Will Hoiberg improve or stay awful? Why the influx of college coaches given how poor the record is?

Not sure where all the Hoiberg hate is coming from today.

Brad Stevens was a terrific hire as a college coach, so now other teams are seeing if they can find the next one. I'm giving Hoiberg and Billy Donovan more than a month before I make any decisions on what they can do on the sidelines. You'd be wise to do the same.

Arguably, Green might be the most important player in the league right now -- at least in the non-star category. Who are two other players who aren't all-stars that carry outsize importance for their teams?

I might steal this question for a column at some point later in the season. Draymond won't qualify after this season, though. He has to make the All-Star team after the way he's been playing.

I don't know exactly how to define "outsized" importance, but two guys I'll put in this category are Danny Green and George Hill.

If and when Lionel Hollins does get fired from the Nets who would be the best coach to replace him?

I answered this earlier, but I'm not sure what more people want from Hollins.

I wrote about the emergence of Shane Larkin this morning. He has really overachieved for Brooklyn this year and with Rondae Hollis-Jefferson out indefinitely could you see him developing into an early Sixth Man of the Year candidate ?

Shane's had a nice start for the Nets -- he's shooting 50 percent from 3-point range and playing well -- but no one is winning Sixth Man of the Year on a team that doesn't make the playoffs, or even come that close.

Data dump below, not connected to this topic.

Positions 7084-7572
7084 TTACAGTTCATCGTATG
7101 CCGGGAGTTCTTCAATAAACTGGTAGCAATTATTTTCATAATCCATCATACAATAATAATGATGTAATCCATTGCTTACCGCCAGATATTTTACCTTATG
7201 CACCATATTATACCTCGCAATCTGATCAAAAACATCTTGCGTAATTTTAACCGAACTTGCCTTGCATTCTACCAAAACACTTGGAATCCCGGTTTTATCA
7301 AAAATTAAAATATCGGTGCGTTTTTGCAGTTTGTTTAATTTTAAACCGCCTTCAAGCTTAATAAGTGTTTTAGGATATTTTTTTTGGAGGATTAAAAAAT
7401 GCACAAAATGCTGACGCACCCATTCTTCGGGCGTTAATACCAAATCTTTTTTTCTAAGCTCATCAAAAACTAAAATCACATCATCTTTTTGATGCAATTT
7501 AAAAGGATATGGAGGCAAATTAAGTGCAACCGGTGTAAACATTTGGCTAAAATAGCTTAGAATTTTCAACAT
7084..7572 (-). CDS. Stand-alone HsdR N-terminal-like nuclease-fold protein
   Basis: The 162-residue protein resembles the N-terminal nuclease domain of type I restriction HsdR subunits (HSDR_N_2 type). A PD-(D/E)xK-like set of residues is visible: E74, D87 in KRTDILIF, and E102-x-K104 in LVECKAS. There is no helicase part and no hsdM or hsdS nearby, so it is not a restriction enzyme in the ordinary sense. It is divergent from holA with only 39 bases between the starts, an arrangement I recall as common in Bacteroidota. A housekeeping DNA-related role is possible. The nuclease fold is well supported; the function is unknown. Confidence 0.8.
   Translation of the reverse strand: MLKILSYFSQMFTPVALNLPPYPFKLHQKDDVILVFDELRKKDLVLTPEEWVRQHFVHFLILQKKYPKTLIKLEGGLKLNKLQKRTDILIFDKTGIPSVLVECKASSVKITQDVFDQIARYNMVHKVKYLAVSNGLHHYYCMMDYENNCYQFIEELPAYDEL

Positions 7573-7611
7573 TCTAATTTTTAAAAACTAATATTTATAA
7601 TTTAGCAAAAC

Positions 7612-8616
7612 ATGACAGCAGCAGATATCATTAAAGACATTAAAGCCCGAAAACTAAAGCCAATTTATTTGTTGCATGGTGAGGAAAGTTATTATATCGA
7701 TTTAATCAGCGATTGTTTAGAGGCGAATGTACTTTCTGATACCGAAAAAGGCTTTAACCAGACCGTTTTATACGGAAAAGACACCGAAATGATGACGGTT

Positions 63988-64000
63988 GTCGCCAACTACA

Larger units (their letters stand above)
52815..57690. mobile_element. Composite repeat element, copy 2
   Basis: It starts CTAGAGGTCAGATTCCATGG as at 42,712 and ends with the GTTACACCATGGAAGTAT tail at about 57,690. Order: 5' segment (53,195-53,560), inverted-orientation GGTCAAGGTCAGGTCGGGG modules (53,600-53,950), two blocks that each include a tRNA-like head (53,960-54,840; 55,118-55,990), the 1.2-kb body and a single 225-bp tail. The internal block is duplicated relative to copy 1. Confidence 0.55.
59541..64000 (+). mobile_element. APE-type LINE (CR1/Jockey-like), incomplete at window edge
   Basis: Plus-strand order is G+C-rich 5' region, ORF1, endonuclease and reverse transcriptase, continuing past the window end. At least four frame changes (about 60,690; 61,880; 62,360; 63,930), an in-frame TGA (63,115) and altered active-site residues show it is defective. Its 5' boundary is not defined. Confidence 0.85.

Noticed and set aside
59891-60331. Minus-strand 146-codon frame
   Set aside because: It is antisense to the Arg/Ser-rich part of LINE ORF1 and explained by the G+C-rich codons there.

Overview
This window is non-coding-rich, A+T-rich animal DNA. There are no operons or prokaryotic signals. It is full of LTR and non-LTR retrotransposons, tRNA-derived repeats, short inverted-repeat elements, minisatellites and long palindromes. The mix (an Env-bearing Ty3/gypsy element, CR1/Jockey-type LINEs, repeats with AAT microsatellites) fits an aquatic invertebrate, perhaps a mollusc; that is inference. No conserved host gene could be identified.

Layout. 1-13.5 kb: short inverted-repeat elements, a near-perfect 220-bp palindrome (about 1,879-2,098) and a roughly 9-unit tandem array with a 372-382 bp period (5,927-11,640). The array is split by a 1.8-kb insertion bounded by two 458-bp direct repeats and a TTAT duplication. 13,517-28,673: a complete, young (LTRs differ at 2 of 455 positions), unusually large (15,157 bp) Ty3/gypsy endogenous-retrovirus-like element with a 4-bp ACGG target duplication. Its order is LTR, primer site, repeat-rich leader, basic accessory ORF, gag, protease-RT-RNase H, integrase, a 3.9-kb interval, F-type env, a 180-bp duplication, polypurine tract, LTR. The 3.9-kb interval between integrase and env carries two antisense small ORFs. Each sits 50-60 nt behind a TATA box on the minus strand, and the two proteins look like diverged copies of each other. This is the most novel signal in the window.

What's behind his struggles? Does he just need better point guard support? I'm confused.

If Anthony Davis is struggling, I'll take his struggles. The guy is averaging 24/11/3 while shooting almost 36 percent from 3-point range.

The problem for the Pelicans has been they've had a ridiculous number of injuries, including to Davis himself, that have put them in a hole that's going to be very difficult for them to climb out of.

If colleges had all-star teams manned by NBA players, which school would win a tournament of those teams? (And would Georgetown still lose in the first round?)

Without taking too much time to think about this, I don't know how anyone would beat Kentucky, though schools like Duke, North Carolina and UCLA could probably make things interesting.

If anybody wonders why the NFL is so much more popular than any of the other sports (even with all the awful concussion issues), it is because their games actually mean something and make me want to watch. It is just very hard to care about the NBA or NHL in December when there are so many games left and 16 teams make the playoffs anyway.

Given how many people are paying attention to the NBA right now, I'd say the league is doing just fine. The 82-game schedule allows team to separate themselves over the course of the season. Look at the Warriors -- they now have a legit chance to do something that only the Jordan Bulls have done: win 70 games.

Sure, we could have the season be a single-elimination tournament. But if you like that, just go watch March Madness.

Thank you so much to everyone for getting involved here. Had a lot of fun with this. Looking forward to seeing you all back here at 1 p.m. next week to do it again.

Thanks!

In This Chat
Tim Bontemps
Tim Bontemps is The Post’s National NBA writer. He is former New York Post staffer and proud St. Bonaventure alum.